Space & Technology

December 28, 2015
 

Aerojet Rocketdyne to mature development of 1-Newton GR-1 thruster

Aerojet Rocketdyne has been selected for a public-private partnership with NASA to mature the design of the 1-Newton GR-1 monopropellant thruster, which uses a green propellant known as AF-M315E.
Aerojet Rocketdyne is a subsidiary of Aerojet Rocketdyne Holdings, Inc.
Once matured, the improved GR-1 thruster will enable the technology to transition from development to production for commercial and government customers, using a green propellant that provides a safer, more efficient and higher-performance alternative than traditional hydrazine propellants.
“We’re very excited about this partnership and working with NASA to advance our technology for a 1-Newton GR-1 thruster that uses green propellant,” said Julie Van Kleeck, vice president of Advanced Space & Launch Programs at Aerojet Rocketdyne. “Without question, the matured design will enable private and public companies to use the propulsion system in a more affordable and efficient manner, and with safer propellants.”
The 1-Newton GR-1 is a small rocket engine used for attitude, trajectory and orbit control of small and medium-sized satellites and spacecraft. Under the partnership, Aerojet Rocketdyne will deliver for development and validation testing a fully-integrated 1-Newton GR-1 thruster that uses AF-M315E propellant. In return, NASA will test the thruster at NASA Glenn Research Center; NASA’s Goddard Space Flight Center will oversee test planning and ensure infusion of the green technology on future NASA missions.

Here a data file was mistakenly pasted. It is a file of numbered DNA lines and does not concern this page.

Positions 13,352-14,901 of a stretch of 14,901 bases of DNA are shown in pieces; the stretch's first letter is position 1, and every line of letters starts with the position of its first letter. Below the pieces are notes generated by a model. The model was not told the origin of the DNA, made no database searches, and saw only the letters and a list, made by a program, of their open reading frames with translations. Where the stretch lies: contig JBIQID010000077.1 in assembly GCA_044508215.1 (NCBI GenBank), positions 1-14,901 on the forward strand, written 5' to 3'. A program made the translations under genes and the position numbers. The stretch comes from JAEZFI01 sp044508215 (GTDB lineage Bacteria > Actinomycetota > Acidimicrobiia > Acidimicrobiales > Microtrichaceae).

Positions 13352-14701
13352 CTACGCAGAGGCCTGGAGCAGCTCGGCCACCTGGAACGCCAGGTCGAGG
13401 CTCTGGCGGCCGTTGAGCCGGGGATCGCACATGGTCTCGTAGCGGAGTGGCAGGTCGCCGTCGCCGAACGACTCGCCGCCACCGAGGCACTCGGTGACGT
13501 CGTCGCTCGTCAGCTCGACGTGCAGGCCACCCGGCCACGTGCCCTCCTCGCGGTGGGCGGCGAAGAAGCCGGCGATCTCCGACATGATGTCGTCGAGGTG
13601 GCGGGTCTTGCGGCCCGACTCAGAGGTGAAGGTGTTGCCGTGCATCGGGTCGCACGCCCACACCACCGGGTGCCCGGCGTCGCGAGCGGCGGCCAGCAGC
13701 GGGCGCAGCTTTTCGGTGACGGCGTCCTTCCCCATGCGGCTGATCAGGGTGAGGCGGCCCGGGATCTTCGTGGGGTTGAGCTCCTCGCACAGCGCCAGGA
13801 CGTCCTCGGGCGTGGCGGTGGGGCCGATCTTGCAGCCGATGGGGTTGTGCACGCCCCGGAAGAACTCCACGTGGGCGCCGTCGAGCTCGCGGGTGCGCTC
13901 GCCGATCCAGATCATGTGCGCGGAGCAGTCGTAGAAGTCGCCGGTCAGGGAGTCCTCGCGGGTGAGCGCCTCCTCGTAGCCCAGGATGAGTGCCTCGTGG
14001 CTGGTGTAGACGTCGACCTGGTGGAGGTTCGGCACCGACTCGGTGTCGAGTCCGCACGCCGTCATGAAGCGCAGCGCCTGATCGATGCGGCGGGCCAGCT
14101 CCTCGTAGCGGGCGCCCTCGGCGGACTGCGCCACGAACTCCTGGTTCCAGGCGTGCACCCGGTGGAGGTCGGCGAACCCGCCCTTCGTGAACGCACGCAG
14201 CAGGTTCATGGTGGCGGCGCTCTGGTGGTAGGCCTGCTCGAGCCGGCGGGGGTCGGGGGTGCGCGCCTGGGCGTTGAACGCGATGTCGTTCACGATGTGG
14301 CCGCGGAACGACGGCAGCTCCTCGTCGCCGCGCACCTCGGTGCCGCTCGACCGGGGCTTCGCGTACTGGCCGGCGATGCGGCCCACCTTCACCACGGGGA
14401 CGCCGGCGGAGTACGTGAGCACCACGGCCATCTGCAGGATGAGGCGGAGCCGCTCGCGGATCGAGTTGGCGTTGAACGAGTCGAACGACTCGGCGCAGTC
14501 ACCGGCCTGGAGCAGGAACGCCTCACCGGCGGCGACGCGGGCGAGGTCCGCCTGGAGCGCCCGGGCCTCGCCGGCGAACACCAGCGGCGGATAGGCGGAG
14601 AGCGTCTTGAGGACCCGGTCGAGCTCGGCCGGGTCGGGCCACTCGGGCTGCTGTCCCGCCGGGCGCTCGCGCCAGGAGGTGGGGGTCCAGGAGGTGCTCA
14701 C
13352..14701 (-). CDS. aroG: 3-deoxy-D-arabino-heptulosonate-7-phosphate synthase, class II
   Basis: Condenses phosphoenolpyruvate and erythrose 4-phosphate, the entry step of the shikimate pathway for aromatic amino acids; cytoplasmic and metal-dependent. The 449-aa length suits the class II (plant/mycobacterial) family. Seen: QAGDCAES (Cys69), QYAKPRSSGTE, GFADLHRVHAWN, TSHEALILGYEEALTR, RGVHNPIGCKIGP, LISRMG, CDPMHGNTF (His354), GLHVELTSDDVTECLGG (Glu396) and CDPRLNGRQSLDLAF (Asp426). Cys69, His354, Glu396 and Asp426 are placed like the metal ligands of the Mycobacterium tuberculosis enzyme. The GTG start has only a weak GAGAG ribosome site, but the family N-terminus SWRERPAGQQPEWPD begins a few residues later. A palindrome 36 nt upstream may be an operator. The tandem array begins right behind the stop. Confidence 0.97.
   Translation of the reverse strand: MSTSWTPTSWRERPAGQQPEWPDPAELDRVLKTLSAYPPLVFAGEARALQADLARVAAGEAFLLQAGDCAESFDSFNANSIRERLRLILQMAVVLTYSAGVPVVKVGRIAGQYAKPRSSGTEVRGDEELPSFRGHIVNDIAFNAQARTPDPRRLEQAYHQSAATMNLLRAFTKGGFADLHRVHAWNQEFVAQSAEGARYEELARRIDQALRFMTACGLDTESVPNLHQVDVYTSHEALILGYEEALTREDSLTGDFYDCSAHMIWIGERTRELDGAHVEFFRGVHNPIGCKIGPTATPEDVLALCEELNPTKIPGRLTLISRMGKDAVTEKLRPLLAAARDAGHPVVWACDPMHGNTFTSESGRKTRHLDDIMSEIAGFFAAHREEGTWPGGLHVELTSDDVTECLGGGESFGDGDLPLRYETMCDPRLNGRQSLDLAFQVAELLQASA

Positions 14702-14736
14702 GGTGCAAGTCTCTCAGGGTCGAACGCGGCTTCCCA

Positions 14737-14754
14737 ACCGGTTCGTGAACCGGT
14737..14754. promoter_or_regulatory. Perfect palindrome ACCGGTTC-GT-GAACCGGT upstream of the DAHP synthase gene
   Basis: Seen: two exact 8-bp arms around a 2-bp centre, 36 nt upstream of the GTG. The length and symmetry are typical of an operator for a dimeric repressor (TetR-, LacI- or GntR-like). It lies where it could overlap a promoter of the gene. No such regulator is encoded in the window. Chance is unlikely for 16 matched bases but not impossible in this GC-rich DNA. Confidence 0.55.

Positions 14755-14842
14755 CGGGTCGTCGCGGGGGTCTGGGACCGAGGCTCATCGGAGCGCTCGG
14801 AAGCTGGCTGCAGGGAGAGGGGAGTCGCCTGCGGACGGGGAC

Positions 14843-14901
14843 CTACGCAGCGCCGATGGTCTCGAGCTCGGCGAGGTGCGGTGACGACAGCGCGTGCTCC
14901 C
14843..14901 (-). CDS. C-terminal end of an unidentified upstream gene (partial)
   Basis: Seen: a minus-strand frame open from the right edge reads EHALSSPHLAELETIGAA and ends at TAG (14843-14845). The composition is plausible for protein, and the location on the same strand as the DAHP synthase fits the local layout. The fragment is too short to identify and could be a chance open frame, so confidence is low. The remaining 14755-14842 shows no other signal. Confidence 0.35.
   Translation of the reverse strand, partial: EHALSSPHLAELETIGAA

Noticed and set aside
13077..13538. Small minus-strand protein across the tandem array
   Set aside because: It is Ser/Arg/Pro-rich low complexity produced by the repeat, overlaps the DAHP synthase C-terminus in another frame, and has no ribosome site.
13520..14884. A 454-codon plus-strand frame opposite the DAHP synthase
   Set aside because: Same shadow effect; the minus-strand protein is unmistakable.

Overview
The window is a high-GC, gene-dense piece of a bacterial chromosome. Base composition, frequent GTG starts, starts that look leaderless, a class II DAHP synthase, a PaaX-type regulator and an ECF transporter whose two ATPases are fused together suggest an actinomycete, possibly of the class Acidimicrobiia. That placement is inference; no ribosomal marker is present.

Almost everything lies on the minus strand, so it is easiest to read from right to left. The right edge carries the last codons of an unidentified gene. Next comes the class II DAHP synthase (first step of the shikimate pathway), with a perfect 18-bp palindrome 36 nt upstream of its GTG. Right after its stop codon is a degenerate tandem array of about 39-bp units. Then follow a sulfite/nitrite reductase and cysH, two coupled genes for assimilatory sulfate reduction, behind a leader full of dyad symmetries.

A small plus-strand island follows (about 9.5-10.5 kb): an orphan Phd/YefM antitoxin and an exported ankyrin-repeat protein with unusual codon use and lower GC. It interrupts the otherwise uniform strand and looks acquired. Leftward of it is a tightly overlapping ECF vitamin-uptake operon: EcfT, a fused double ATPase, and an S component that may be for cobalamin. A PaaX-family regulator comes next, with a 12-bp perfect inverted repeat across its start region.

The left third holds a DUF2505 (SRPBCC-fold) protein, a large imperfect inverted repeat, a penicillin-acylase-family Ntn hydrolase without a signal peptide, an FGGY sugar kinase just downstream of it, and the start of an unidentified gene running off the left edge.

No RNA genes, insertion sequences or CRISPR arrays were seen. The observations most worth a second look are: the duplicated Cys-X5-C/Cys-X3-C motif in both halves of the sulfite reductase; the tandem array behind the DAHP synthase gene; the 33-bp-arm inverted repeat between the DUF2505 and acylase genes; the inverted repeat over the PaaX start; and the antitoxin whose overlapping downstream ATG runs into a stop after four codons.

Aerojet Rocketdyne was selected for this project under NASA’s “Utilizing Public-Private Partnerships to Advance Emerging Space Technology System Capabilities” solicitation, which seeks to develop space technologies that can enhance commercial space and benefit future NASA missions. According to NASA, these partnerships can accelerate the availability and reduce costs for the development and infusion of emerging space system capabilities. NASA provides technical expertise, test facilities, hardware and software to help mature the capabilities.




All of this week's top headlines to your email every Friday.


 
 

 

Headlines – September 19, 2018

News North Korea’s Kim agree to inspections in bid to salvage nuclear talks – North Korea said on Sept. 19 it would permanently abolish its key missile facilities in the presence of foreign experts, the latest gesture by leader Kim Jong Un to revive faltering talks with Washington over his country’s nuclear program.    ...
 
 

News Briefs – September 19, 2018

Air Force: Space Force would cost $13 billion over 5 years Creating a Space Force as a separate military service, as proposed by President Donald Trump, would cost an estimated $12.9 billion in its first five years, according to a detailed Air Force plan for how to go about it. This is the first publicly...
 
 
Northrop Grumman photograph

Northrop Grumman showcases autonomous maritime capabilities

Northrop Grumman photograph Northrop Grumman’s Fire Scout autonomous surrogate launches a sonobuoy as part the 2018 Advanced Naval Training Exercise in Newport, Rhode Island. Northrop Grumman in collaboration with industry pa...